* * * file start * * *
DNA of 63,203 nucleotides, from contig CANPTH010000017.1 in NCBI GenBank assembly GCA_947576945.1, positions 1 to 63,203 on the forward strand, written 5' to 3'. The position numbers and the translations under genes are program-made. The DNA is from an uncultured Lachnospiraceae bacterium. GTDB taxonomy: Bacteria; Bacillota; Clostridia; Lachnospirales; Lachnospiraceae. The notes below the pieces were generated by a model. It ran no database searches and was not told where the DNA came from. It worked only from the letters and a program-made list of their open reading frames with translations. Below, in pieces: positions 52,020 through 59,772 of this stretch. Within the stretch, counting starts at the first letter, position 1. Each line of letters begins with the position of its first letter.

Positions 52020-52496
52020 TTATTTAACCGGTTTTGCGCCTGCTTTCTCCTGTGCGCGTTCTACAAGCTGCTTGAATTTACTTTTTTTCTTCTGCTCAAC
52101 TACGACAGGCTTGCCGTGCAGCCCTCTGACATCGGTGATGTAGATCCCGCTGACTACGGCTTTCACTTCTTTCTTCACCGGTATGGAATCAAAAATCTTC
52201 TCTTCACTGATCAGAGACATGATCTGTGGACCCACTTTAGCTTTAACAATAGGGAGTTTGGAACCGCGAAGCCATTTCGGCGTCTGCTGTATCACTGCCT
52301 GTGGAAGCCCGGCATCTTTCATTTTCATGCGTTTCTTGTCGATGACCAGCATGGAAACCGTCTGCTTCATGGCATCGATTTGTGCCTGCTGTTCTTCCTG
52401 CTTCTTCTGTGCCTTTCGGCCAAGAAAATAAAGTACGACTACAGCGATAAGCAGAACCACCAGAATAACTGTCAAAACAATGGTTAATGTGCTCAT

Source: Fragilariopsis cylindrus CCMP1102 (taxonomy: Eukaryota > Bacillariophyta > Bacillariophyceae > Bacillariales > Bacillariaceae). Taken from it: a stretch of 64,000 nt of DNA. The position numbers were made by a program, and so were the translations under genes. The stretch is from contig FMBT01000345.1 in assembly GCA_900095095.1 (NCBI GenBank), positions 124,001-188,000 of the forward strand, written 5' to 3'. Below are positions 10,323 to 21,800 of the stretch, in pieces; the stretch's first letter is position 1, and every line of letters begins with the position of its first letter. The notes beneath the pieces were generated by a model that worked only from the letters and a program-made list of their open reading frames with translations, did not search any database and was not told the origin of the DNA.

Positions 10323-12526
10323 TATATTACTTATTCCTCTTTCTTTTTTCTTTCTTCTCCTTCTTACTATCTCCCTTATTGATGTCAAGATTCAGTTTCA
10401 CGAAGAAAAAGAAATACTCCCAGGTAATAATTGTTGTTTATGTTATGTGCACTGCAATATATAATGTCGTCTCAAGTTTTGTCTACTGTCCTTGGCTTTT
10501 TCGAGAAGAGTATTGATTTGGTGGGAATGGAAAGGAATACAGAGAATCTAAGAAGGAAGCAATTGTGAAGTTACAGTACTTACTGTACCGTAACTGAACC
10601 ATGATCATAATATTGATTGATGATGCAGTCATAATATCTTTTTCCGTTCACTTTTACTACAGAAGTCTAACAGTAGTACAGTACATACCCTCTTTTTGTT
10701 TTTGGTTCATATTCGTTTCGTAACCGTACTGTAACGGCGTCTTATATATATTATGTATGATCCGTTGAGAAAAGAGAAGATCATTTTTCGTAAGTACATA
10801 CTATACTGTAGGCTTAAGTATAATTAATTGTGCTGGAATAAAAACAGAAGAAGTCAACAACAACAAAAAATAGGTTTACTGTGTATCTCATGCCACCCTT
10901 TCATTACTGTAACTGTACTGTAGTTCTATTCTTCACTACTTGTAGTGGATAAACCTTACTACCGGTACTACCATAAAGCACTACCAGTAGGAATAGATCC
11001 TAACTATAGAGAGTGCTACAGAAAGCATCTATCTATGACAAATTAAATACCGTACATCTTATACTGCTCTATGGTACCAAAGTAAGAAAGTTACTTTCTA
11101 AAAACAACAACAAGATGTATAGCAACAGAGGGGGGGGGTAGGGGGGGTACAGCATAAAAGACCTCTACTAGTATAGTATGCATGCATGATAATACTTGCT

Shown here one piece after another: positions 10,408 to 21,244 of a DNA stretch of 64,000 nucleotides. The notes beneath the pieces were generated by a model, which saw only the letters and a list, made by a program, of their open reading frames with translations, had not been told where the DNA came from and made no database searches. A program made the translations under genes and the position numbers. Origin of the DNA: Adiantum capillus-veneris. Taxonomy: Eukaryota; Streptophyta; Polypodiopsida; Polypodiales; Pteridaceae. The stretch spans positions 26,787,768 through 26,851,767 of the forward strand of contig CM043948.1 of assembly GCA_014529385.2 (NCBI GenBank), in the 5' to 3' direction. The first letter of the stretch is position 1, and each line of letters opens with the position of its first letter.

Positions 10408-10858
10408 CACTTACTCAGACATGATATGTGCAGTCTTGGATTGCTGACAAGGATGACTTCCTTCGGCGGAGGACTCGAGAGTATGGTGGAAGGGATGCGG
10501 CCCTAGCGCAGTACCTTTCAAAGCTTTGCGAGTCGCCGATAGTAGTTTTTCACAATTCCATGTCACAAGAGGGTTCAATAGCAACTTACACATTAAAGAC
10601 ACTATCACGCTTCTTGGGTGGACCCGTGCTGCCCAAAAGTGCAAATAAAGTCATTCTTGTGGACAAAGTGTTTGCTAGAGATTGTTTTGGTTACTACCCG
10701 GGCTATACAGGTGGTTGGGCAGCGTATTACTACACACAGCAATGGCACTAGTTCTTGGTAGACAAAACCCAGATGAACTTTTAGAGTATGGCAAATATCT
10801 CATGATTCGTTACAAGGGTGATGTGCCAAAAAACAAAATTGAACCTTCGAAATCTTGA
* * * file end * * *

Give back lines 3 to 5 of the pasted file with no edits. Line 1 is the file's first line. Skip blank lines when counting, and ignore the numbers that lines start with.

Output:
52020 TTATTTAACCGGTTTTGCGCCTGCTTTCTCCTGTGCGCGTTCTACAAGCTGCTTGAATTTACTTTTTTTCTTCTGCTCAAC
52101 TACGACAGGCTTGCCGTGCAGCCCTCTGACATCGGTGATGTAGATCCCGCTGACTACGGCTTTCACTTCTTTCTTCACCGGTATGGAATCAAAAATCTTC
52201 TCTTCACTGATCAGAGACATGATCTGTGGACCCACTTTAGCTTTAACAATAGGGAGTTTGGAACCGCGAAGCCATTTCGGCGTCTGCTGTATCACTGCCT